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Guest Designer Lora Mahaffey

Filed under Art Projects, Bella's Corner, Guest Designers, Halloween, Lora Mahaffey, Tutorials

Meet the very sassy and completely delightful Miz Lora Mahaffey who is our Guest Designer for October! As you can see in Lora’s work, attention to detail is in everything that she makes and her quirky sense of humor shows through her creations as well. For Pete’s sake, the woman has a blog named Cackle and Hoot which particularly at this time of year, is a scream!

“I’m an artist, baker and collector of interesting junk and sparkly stuff that I take home, mess around with and turn into other stuff. I like to make tiny things just because they please me. I also make jewelry, draw and I love paper and paint and fussy details. Ornamenting objects is a wee obsession, as are books, typeface, the Dark Ages (not all that dark), the Renaissance, the Pre-Raphaelites, as well as lots of individual artists, both contemporary and long gone.

Until about four years ago, my husband and I lived in Alaska and loved it, but we have relocated and now live in the foothills of the Blue Ridge Mountains in Virginia, in a big old friendly house with our two fuzzy monsters.

I could go on, but I’m boring myself rigid.”

And Lora has graced us with a tutorial on her articulated plastic skeletons! (Draped about her art samples for the Chipboard Potion Bottles Swap!)

Trick Or Treat Potion Bottles with Poseable Skeletons!

Plastic Skeleton
Chipboard Potion Bottles
Halloween Papers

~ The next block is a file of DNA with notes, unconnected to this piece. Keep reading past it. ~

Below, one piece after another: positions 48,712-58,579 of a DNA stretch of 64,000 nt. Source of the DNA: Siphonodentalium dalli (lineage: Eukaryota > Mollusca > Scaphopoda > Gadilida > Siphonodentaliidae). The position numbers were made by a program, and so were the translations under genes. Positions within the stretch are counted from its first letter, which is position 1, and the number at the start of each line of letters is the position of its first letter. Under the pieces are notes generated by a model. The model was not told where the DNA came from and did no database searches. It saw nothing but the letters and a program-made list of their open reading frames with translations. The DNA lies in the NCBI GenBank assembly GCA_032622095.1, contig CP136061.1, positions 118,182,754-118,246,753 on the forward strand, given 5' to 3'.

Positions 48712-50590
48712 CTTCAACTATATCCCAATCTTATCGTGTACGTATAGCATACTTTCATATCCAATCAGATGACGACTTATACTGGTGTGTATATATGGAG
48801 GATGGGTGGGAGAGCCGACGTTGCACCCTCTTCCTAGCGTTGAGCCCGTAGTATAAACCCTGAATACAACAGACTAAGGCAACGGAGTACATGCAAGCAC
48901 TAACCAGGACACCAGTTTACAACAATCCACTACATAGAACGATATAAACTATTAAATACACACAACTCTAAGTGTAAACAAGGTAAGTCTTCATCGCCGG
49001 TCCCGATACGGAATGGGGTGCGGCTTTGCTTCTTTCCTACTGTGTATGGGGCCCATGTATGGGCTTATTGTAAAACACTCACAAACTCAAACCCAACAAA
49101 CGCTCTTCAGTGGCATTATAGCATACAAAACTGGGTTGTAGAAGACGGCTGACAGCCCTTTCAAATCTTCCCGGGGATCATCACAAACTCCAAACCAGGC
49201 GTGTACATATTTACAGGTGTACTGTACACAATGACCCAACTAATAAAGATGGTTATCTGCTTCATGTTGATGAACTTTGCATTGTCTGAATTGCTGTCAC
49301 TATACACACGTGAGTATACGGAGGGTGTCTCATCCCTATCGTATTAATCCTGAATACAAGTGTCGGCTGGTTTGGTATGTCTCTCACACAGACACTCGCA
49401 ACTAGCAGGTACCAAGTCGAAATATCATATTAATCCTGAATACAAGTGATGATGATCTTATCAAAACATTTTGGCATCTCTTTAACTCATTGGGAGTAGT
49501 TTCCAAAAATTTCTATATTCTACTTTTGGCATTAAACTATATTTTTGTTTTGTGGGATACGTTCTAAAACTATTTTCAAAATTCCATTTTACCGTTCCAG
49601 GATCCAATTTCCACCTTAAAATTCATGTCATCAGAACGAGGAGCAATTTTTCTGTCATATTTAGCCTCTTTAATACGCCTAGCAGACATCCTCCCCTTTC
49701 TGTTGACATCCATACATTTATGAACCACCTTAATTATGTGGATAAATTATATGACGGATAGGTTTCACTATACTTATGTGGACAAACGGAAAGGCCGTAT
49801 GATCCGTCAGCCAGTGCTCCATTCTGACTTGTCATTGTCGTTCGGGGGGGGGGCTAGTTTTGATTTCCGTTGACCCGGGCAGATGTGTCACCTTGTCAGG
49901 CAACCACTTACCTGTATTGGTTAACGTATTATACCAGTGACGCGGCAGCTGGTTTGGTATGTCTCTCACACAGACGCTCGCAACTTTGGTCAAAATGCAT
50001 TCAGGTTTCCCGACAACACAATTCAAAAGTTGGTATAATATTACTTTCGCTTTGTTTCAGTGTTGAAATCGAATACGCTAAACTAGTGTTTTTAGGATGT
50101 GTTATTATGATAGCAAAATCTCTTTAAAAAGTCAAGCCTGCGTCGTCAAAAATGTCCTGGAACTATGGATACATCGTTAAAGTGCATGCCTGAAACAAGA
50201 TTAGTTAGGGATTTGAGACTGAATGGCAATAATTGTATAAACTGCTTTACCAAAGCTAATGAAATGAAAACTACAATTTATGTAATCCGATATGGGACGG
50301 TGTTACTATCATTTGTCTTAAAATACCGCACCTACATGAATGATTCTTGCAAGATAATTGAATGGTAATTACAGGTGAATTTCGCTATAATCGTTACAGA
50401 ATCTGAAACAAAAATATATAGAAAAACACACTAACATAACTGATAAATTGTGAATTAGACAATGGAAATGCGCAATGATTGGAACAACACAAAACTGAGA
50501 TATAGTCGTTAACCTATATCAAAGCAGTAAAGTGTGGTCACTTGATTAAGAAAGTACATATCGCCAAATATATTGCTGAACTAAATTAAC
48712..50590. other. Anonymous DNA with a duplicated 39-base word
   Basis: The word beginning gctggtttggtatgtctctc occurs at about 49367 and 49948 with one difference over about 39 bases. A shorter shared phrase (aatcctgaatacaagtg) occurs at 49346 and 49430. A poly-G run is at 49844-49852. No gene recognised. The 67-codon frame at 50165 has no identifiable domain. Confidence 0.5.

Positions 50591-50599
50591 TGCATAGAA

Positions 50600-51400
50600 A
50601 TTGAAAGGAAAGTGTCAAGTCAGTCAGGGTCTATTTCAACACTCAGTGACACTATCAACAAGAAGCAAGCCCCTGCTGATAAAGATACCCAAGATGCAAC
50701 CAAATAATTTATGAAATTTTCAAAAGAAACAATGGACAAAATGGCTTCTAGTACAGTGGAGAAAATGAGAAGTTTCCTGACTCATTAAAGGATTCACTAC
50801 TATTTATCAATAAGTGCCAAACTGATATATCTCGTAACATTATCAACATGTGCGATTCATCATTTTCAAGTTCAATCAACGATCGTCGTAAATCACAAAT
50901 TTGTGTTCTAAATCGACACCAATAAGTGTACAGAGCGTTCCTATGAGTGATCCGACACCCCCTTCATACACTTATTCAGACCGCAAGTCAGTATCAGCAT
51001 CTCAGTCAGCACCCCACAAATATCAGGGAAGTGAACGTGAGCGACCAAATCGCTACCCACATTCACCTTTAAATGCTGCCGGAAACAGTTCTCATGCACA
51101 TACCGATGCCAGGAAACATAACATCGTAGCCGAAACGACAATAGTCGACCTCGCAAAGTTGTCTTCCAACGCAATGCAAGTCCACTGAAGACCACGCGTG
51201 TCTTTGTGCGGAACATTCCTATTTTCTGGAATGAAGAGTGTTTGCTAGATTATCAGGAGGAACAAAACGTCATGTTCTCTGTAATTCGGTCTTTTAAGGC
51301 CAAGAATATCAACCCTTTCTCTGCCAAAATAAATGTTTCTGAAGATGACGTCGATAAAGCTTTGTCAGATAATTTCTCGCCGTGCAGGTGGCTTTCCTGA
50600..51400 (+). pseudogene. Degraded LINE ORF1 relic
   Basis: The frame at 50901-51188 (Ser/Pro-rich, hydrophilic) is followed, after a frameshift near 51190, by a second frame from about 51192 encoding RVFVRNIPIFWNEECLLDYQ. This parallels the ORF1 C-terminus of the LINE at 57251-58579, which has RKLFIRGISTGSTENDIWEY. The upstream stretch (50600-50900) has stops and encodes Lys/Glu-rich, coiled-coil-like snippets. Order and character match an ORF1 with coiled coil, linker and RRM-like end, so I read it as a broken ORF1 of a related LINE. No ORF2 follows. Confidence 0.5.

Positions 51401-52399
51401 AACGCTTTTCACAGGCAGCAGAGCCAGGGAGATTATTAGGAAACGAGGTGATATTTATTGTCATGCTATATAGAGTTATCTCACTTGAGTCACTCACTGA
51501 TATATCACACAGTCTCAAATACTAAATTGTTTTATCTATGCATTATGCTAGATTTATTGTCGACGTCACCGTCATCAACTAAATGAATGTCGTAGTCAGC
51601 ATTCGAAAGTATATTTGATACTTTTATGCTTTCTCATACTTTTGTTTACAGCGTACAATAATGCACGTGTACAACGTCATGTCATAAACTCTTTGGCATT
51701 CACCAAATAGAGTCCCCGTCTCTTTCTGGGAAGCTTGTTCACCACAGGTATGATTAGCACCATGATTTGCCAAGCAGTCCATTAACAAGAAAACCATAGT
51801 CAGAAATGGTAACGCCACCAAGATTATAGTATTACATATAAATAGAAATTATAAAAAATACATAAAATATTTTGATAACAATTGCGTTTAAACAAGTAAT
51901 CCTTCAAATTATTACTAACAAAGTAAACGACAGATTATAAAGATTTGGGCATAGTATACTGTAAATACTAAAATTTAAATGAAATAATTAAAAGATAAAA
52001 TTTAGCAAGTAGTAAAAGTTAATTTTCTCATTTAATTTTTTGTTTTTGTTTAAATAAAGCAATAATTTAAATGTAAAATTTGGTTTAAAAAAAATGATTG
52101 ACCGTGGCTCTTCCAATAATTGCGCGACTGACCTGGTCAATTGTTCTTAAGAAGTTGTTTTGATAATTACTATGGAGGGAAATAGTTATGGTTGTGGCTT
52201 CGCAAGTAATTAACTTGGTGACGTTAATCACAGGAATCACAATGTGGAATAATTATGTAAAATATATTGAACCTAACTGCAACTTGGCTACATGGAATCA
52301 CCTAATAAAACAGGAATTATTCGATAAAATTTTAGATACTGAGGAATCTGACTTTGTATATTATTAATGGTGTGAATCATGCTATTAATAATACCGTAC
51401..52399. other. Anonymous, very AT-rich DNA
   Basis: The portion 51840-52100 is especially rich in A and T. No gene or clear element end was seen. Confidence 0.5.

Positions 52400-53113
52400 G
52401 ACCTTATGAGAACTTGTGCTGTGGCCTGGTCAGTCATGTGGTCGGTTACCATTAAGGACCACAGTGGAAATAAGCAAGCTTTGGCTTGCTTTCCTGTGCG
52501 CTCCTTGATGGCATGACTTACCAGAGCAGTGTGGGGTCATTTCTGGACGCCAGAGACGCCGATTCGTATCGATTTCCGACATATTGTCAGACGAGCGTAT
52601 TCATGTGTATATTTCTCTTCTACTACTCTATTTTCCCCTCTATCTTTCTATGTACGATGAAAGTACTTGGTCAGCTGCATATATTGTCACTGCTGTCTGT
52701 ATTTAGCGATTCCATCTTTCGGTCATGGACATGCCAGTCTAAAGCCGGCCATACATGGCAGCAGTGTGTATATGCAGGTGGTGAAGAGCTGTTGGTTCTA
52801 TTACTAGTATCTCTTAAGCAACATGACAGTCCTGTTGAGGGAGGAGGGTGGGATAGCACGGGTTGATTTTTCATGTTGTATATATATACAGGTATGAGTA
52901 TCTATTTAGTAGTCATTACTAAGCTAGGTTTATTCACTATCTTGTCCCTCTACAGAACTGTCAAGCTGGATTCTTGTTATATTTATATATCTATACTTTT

Halloween Labels
Spider Web Charm
Spider Charm
Thin Black Dresden Trim
– Jewelry Cable or Jump Rings

Directions (see photos below)

  1. Using a pair of cutters, clip off all the limbs or bits you want to articulate at the joint.

    I usually keep the skeleton laid out in the order he goes back together to keep from attaching the wrong bits together!

  2. Use a drill bit to drill holes in both the joint and the corresponding limb. Make sure the bit you use will accommodate the size jewelry cable you use. I also use a piece of cork to protect the surface under the drill bit. Drill all your holes before attaching any wire.
  3. Thread your jewelry cable through the joint and the limb. Pull your crimp bead in as close to the joint as needed, but not so close that you inhibit the skeletons movement.

    Keep in mind that you will want the crimp bead at the back of the skeleton unless you are displaying mostly the back, in that case, thread back to front.

  4. Hold the cable out straight and crimp. Cut the excess wire off as close the the bead as possible. This is easier if you use cutters that can get into a tight spot.

    Thread, crimp and cut until you are done. Easy peasy!

Visit Lora’s Blog.

Posted by MizBella, October 21st, 2012

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